IPV during pregnancy has negative implications on maternal and neonatal health

by Vithya Murugan @vithyamurugan

Defined as a systematic, repetitive pattern of manipulative behavior used in order to gain and maintain power and control over a current or former partner/spouse, intimate partner violence (IPV) includes physical, sexual, psychological and/or financial abuse. Each year in the United States, 7 million women experience IPV.The experience of IPV during pregnancy may be especially pernicious having substantial negative implications on maternal health (e.g., higher risk for miscarriage, substance use, smoking, depression, PTSD)2,3 and neonatal health (e.g., risk of preterm birth, poor intrauterine growth, stillbirth, and fetal death).4-6

Research estimates that between 3% and 9% of women experience IPV during pregnancy and that the severity of physical abuse increases significantly and incrementally during pregnancy.7 Emergency Departments (EDs) are a critical point of contact that pregnant women interface with that may serve as a platform for launching prevention programming. IPV often results in physical injury which may require immediate medical care.

Prevalence and correlates of IPV among pregnant women

In our new paper published in the September issue of BMJ Sexual & Reproductive Health, we used the latest data from the Nationwide Emergency Department Sample (NEDS) to explore the prevalence and correlates of IPV among pregnant women. We found that 0.06% of pregnant females who visited EDs in 2016 had a diagnostic code for IPV. We also found that pregnant women coded for IPV were more likely to drink, smoke, use other substances, and have mental health disorders complicating pregnancy. We also found that pregnant women coded for IPV were more likely to be younger, from lower income neighborhoods, have either Medicaid/Medicare or no insurance, and reside in urban areas.

Our study highlights the critical importance of identifying at-risk pregnant women presenting to the ED through targeted screening. Additionally, it is important to link these women with appropriate referrals and resources (e.g., alcohol and substance abuse treatment, case management, counseling).

Policy recommendations

While our study identified subpopulations of pregnant women at greater risk of experiencing IPV, we recommend universal and comprehensive screening for IPV in EDs. Screening for IPV is endorsed by multiple organizations, including the U.S. Preventative Services Task Force, yet screening rates remain quite low due to a variety of reasons including gaps in provider knowledge and providers’ perceptions that patients will not comply with recommendations.8 These barriers to screening are likely exacerbated by environmental factors inherent in EDs including waiting room pressures and insufficient time.9 However, identification provides women with opportunities to access critical supports (e.g., education, referrals, and safety planning) which may reduce the violence and, for pregnant women especially, improve health outcomes.9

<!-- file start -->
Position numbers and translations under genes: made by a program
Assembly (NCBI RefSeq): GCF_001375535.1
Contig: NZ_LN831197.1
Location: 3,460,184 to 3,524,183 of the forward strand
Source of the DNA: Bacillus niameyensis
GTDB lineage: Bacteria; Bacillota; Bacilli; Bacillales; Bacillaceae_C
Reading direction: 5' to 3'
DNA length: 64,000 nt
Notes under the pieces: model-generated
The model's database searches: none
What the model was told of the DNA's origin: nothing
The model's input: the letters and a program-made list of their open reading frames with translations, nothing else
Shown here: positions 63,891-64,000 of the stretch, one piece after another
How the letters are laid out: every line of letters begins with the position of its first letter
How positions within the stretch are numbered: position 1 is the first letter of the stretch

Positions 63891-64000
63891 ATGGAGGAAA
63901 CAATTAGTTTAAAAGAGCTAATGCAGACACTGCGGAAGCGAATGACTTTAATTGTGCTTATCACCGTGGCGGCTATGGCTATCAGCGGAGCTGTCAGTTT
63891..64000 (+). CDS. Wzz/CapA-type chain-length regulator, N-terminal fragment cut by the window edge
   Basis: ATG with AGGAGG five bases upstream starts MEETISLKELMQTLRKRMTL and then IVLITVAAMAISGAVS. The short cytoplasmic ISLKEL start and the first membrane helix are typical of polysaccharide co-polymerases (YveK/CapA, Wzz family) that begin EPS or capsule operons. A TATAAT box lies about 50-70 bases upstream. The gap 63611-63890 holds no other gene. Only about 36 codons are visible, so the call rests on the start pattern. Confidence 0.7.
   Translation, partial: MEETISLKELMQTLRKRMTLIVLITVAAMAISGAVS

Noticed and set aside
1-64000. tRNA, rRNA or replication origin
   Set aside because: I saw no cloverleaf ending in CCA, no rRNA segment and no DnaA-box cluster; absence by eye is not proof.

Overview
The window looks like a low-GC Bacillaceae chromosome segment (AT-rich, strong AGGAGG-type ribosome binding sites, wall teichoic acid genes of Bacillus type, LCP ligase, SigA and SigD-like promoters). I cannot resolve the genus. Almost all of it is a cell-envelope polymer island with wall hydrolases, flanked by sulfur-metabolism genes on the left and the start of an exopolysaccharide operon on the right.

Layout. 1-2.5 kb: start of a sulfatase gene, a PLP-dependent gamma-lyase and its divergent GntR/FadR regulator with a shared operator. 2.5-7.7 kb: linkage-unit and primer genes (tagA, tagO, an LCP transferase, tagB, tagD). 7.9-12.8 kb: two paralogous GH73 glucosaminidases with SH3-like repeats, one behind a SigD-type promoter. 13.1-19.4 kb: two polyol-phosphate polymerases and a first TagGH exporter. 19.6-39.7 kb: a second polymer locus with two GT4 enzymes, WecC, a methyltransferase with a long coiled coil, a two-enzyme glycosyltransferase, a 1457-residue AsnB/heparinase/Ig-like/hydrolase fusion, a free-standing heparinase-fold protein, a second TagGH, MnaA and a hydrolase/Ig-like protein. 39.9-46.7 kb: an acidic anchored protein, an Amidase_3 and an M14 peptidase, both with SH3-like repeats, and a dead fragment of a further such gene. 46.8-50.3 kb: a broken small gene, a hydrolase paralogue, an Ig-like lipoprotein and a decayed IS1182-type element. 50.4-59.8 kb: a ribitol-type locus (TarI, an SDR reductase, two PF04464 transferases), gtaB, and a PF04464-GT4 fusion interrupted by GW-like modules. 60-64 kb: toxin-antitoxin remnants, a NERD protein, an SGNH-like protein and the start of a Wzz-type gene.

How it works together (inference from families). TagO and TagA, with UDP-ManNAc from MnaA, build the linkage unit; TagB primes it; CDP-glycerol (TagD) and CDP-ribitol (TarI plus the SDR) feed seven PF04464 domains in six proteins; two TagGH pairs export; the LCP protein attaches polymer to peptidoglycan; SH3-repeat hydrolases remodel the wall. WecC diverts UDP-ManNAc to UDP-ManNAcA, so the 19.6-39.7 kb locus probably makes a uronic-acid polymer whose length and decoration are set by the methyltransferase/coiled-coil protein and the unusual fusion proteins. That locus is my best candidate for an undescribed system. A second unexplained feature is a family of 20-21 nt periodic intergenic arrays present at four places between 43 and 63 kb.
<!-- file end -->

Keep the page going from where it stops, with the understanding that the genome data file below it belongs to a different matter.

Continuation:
The integration of social workers in EDs may be key in supporting physicians and nurses in identifying IPV and connecting patients to resources. Social workers may provide clinical staff with crucial training and education to screen for IPV. Additionally, social workers may provide referrals and assist in the transition of care back to the community for women experiencing IPV.10

 

Citations:

  1. Smith SG, Zhang X, Basile KC, et al. The National Intimate Partner and Sexual Violence Survey: 2015 Data Brief–Updated Release. 2018.
  2. Díaz-Olavarrieta C, García SG, Feldman BS, et al. Maternal Syphilis And Intimate Partner Violence in Bolivia: A Gender-Based Analysis Of Implications For Partner Notification And Universal Screening. Sexually Transmitted Diseases. 2007;34(7):S42-S46.
  3. Bailey BA, Daugherty RA. Intimate Partner Violence During Pregnancy: Incidence And Associated Health Behaviors In A Rural Population. Maternal And Child Health Journal. 2007;11(5):495.
  4. Cha S, Masho SW. Intimate Partner Violence And Utilization Of Prenatal Care In The United States. Journal of Interpersonal Violence. 2014;29(5):911-927.
  5. Mogos MF, Araya WN, Masho SW, Salemi JL, Shieh C, Salihu HM. The Feto-Maternal Health Cost Of Intimate Partner Violence Among Delivery-Related Discharges In The United States, 2002-2009. Journal Of Interpersonal Violence. 2016;31(3):444-464.
  6. Fanslow J, Silva M, Whitehead A, Robinson E. Pregnancy Outcomes And Intimate Partner Violence In New Zealand. Australian and New Zealand Journal of Obstetrics and Gynaecology. 2008;48(4):391-397.
  7. Alhusen JL, Ray E, Sharps P, Bullock L. Intimate Partner Violence During Pregnancy: Maternal and Neonatal Outcomes. Journal of Females’s Health. 2015;24(1):100-106.
  8. Rangachari P. Coding For Quality Measurement: The Relationship Between Hospital Structural Characteristics and Coding Accuracy From The Perspective of Quality Measurement. Perspectives in Health Information Management/AHIMA, American Health Information Management Association. 2007;4.
  9. Saberi E, Eather N, Pascoe S, McFadzean M-L, Doran F, Hutchinson M. Ready, Willing and Able? A Survey of Clinicians’ Perceptions About Domestic Violence Screening In A Regional Hospital Emergency Department. Australasian Emergency Nursing Journal. 2017;20(2):82-86.
  10. Dawson AJ, Rossiter C, Doab A, Romero B, Fitzpatrick L, Fry M. The Emergency Department Response to Females Experiencing Intimate Partner Violence: Insights From Interviews With Clinicians In Australia. Academic Emergency Medicine. 2019;26(9):1052-1062.

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